Evaluation of antifungal and cytotoxic activity of trans-Chalcone and α-Solanine
© Komoto et al.; licensee BioMed Central Ltd. 2014
Published: 1 October 2014
Dermatophytes are adapted to grow in keratinized tissues such as skin, nail and hair. Trichophyton rubrum is the most frequent cause of dermatophytosis in Brazil and in the world . Despite its incidence there are only a limited number of antifungal drugs available for clinical use and some drugs are highly toxic to humans. In this regard, chalcones and alkaloids are phytochemical products which provide a rich source of chemical diversity for the development of new antifungals. Chalcones inhibit the biosynthesis of the cell wall and activity of fatty acid synthase in yeast [2, 3]. The glycoalkaloid α-Solanine purified from potate sprout presents antifungal activity by altering cell membrane integrity and inhibition of sporulation . The aim of the present study was to evaluate the minimum inhibitory concentration (MIC) and cytotoxicity (by MTT) of trans-Chalcone and α-Solanine toward strain MYA3108 of T.rubrum and the keratinocyte cell line HaCat, in order to evaluate the potential use of these phytochemicals against fungal skin infection.
Materials and methods
The antifungal activity of the compounds was determinated by using the M38-A microdilution technique according to the Clinical and Laboratory Standards Institute  toward strain T.rubrum for 7 days at 28°C. Keratinocytes were cultures in RPPMI supplemented with 10% fetal calf serum and incubated at 37°C and 5% CO2. Cells were plated (2.5x105 cells/mL) in a 96-well tray 24 h prior to the beginning of the experiment. After addition of several concentrations of natural compounds or the vehicle, cells were analyzed after a period of 24 h using the MTT assay.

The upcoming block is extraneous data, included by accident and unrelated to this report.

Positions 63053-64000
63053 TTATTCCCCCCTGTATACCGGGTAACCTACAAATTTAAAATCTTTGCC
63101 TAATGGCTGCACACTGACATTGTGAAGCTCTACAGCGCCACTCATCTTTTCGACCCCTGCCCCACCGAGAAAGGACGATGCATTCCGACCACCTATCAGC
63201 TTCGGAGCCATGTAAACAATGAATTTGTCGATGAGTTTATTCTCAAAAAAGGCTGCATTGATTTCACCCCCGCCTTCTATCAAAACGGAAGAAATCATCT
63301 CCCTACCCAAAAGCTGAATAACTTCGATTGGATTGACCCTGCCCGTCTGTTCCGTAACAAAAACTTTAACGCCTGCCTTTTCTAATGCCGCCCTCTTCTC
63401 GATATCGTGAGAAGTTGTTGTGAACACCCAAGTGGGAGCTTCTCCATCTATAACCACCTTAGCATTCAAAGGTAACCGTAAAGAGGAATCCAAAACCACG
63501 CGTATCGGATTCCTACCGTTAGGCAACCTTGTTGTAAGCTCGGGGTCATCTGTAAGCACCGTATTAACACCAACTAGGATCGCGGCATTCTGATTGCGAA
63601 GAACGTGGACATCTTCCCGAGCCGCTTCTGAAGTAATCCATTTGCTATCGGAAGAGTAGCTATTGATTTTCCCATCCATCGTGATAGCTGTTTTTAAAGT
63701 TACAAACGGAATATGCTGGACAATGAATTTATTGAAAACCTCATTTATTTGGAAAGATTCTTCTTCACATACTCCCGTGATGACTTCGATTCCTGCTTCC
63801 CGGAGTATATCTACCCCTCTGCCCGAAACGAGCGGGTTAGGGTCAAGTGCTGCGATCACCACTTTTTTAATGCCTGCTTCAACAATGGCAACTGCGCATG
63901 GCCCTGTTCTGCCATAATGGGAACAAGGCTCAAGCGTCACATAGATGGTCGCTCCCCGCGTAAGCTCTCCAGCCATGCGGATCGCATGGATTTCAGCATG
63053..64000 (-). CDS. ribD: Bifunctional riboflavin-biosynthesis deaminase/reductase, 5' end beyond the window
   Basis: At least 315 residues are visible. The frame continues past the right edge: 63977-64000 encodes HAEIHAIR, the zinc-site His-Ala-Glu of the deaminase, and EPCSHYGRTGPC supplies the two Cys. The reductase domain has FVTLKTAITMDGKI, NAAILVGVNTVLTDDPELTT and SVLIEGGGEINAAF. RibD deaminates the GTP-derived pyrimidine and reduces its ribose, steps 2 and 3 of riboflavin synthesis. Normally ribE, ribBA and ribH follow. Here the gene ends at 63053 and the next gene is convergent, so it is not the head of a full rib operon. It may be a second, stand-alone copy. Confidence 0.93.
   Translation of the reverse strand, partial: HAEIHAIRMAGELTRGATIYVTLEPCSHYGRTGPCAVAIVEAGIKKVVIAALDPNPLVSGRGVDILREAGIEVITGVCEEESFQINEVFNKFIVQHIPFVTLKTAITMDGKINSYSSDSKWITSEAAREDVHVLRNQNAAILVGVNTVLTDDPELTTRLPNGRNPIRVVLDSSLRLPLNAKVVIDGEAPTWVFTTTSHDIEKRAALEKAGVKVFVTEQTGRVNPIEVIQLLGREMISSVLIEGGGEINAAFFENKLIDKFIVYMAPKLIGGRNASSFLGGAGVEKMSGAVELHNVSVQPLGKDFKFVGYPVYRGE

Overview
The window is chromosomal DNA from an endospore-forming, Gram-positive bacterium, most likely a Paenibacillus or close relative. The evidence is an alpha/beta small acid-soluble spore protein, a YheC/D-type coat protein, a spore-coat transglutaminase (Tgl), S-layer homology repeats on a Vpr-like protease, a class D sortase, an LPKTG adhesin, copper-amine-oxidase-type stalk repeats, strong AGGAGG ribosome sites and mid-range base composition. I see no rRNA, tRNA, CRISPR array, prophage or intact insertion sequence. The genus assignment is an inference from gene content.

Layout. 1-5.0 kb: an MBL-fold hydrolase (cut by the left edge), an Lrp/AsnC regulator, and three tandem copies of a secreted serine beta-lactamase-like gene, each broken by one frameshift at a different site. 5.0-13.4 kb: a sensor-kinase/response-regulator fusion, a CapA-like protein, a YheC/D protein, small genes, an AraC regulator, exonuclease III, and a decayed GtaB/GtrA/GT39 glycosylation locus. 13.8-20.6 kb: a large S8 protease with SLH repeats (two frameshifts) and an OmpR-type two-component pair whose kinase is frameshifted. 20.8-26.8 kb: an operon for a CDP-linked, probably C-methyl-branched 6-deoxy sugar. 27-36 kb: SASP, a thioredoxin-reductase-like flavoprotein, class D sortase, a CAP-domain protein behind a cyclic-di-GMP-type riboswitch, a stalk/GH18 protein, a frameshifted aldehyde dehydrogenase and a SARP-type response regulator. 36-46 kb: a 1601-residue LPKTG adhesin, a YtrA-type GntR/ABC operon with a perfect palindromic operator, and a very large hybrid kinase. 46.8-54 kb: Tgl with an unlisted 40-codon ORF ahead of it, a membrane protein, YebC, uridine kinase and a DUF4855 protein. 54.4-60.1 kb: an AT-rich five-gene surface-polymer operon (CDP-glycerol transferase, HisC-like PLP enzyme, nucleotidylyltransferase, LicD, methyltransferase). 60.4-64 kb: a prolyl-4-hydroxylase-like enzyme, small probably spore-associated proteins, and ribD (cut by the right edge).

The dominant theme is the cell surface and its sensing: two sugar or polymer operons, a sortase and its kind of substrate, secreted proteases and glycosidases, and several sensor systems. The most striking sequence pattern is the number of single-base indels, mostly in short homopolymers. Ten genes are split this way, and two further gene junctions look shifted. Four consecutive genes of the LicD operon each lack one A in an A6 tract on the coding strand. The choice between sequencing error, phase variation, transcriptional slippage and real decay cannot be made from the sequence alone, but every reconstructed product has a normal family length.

The MICs of α-Solanine and trans-Chalcone were 7.8 µg/mL, showing effectiveness against T. rubrum, while the inhibition of the HaCat cell line by trans-Chalcone (7.8 µg/ml) and α-Solanine (50 µg/ml) were 45.78% and 68.86% respectively.
Finally, the α-Solanine is a potential candidate for the development of new antifungal drugs against T. rubrum, due to its significant antifungal activity and lower citotoxicity for human keratinocytes.
This work was supported for CAPES and FAPESP.
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